Sometimes, however, tumor suppressor genes become ineffective without being mutated. The causes of this are known as epigenetic alterations. Biochemical changes to the environment of the DNA, rather than directly to it, can silence key genes. Investigators have found that using drugs to block this biochemical activity provides an opportunity to reverse the changes and reset the DNA to its pre-cancer environment.
Johns Hopkins Kimmel Cancer Center researcher Stephen Baylin, M.D., is a leading experts on epigenetics, cited more frequently than any other researcher in the field. His epigenetic work in lung cancer earned Baylin recognition from the National Cancer Institute for the most outstanding research in its SPORE (specialized programs of research excellence) program, an endeavor aimed at rapidly moving laboratory discoveries to patient care.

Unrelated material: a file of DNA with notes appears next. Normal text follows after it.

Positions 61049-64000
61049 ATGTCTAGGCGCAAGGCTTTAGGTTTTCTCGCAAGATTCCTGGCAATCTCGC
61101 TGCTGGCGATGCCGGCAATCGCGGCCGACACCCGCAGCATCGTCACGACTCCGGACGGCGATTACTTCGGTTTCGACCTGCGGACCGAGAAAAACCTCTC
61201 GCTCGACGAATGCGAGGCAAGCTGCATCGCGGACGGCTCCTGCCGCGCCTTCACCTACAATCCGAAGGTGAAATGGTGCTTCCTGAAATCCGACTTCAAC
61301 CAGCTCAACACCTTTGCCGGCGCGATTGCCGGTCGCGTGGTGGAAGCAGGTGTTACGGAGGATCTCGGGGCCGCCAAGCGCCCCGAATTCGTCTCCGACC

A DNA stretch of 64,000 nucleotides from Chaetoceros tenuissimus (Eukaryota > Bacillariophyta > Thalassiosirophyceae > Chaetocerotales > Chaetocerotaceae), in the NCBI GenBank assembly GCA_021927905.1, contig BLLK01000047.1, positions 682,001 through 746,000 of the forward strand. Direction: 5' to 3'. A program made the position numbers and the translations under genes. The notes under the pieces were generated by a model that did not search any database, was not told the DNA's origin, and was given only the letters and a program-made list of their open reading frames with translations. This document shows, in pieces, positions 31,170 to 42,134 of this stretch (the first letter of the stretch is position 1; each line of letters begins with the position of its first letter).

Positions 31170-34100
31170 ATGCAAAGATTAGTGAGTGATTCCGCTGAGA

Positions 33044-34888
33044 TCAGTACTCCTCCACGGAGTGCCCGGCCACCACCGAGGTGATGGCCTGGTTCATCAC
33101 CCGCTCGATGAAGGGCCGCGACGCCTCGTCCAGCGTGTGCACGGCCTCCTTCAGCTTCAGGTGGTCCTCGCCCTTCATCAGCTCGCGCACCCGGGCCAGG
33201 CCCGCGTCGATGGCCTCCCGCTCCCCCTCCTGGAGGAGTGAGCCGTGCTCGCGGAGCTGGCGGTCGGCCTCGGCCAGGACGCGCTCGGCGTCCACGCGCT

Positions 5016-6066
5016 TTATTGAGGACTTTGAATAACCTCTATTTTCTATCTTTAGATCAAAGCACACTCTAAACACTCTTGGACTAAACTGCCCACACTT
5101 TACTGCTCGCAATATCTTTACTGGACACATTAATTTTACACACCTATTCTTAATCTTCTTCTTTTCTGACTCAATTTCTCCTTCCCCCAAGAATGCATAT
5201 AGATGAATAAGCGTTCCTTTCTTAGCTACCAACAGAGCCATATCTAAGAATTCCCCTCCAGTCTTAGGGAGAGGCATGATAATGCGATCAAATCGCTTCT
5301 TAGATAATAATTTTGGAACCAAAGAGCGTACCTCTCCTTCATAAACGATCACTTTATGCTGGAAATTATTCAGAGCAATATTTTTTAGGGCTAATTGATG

Baylin began his epigenetics work in the 1980s when he noticed regions of genes with increased methylation, a biochemical process that seemed to occur only in cancer cells. This chemical change, he found, was like an off switch to tumor suppressor genes. With support from the Commonwealth Fund, Ludwig Foundation, Hodson Trust, and the National Institutes of Health, he and his team began to look for ways to apply these observations to cancer patients.
Early laboratory studies in lung cancer and leukemia at the Kimmel Cancer Center in Baltimore and elsewhere led recently to clinical trials of the first demethylating agent, 5-azacytidine. Promising results in a leukemia and a pre-leukemia condition known as myelodysplastic syndrome (MDS) resulted in U.S. Food and Drug Administration approval of the drug for MDS. Now, they are working to prove the effectiveness of the drug in other cancers.
Their research has led them to other changes working in concert with methylation, specifically something known as the chromatin structure.